Discussion - Bitcoin as Money

Like a printing press

Bitcoin is absolutely brilliant. It’s opened some of us up, opened our eyes. Started a discussion. That’s all that was needed to see where we stand today in a system full of manipulation, lies and deceit, broken promises and tyranny. The person or persons responsible for introducing Bitcoin to the world, silently and singlehandedly not only showed us an introduction to a better way or better system, but at the same time exposed all the evils and downfalls associated with our current system. Absolutely brilliant. I have to say I feel blessed. Blessed to be a part of this community blessed greatful and thankful I am receiving this education because I can say right here right now, I haven’t even got started yet and it’s already changing my life.


I have now an understanding of what money is, nothing to discuss here, just a remark of what I’m learning

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I wish more people would learn about how the money system really works - they would have a lot more appreciation for cryptocurrency and Bitcoin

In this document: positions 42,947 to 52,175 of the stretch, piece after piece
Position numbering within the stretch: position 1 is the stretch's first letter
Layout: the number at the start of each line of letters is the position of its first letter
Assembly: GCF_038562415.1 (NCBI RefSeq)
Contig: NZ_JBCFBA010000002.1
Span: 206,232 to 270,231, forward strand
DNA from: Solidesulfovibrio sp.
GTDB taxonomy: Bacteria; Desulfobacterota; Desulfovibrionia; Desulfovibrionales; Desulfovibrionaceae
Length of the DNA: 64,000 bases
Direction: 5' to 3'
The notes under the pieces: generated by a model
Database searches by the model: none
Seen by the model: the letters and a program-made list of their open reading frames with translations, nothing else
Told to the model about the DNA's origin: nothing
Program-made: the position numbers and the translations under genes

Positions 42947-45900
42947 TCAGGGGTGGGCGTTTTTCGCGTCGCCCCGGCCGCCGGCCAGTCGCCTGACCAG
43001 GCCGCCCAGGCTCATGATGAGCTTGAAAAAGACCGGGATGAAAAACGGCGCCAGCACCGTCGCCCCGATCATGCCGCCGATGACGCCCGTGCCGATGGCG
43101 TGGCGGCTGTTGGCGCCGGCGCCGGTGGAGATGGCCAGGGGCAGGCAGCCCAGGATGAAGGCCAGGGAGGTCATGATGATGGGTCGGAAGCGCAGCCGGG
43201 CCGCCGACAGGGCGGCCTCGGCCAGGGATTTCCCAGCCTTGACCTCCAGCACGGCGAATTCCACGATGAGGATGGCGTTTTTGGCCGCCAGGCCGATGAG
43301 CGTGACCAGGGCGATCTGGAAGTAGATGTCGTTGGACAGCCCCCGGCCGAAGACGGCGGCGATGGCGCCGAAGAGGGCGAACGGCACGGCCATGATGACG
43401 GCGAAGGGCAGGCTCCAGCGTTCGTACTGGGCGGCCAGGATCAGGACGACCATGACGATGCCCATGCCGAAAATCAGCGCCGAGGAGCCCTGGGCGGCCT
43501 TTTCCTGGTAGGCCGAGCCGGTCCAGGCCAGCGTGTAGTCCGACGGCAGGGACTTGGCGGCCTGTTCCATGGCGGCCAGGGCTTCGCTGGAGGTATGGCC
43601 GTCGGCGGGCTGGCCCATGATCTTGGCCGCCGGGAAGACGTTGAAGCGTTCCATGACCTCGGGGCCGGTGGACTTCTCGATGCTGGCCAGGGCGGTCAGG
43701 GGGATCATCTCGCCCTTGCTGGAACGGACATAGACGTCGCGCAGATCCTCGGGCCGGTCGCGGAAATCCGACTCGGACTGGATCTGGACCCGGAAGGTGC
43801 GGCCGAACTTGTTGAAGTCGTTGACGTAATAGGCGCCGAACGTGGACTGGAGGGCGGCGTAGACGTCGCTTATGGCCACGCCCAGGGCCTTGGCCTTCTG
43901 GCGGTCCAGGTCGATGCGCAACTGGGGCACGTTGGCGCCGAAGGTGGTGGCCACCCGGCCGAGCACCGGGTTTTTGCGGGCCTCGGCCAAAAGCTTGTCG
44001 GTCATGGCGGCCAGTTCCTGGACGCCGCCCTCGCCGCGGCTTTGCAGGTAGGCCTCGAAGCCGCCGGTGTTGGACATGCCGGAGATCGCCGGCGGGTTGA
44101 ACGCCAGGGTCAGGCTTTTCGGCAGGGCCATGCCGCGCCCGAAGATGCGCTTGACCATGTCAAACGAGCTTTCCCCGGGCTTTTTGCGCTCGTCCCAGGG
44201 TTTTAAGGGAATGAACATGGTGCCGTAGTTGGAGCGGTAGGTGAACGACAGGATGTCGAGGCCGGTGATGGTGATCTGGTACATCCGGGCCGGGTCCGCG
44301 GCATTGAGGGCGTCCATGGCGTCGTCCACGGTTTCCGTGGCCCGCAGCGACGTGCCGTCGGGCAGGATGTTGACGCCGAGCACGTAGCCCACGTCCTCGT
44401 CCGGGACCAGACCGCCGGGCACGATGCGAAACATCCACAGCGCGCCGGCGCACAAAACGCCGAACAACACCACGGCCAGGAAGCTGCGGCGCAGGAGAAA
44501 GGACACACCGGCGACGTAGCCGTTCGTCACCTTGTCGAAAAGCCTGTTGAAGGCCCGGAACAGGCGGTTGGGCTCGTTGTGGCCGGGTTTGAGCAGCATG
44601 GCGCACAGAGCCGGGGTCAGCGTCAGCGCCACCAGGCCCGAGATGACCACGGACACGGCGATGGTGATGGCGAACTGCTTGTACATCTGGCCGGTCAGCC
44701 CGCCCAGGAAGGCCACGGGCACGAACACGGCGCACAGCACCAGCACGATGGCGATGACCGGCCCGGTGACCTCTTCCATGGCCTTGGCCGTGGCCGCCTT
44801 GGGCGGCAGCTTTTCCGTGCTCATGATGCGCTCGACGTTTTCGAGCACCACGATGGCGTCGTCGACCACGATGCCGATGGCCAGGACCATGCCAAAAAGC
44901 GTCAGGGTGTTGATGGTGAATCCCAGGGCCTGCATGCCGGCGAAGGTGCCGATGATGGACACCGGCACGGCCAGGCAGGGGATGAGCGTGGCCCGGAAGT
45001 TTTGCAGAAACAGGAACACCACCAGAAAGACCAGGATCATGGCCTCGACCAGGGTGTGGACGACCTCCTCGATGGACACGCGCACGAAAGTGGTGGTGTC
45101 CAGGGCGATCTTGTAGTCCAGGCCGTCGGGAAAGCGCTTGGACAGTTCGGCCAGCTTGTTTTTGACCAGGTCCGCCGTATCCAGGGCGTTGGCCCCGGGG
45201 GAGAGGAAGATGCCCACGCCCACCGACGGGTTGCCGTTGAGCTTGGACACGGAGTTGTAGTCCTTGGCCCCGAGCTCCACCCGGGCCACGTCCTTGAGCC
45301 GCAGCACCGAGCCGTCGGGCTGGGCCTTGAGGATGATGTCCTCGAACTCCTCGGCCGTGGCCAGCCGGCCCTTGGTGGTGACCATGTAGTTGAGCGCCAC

all fiat has a lifespan and eventually goes to zero. Bitcoin is digital gold

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Bitcoin is monetary freedom and integrity.

This was a really worthwhile section of the course, and I’ve actually stopped referring to FIAT as money. I’m now making a conscious effort to call it currency instead! :slight_smile:

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You gotta love Bitcoin as Money.

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I love the article “Gradually Then Suddenly” by Parker Lewis. He described “going down the rabbit hole” and learning about money and then bitcoin almost perfectly as the path my journey took.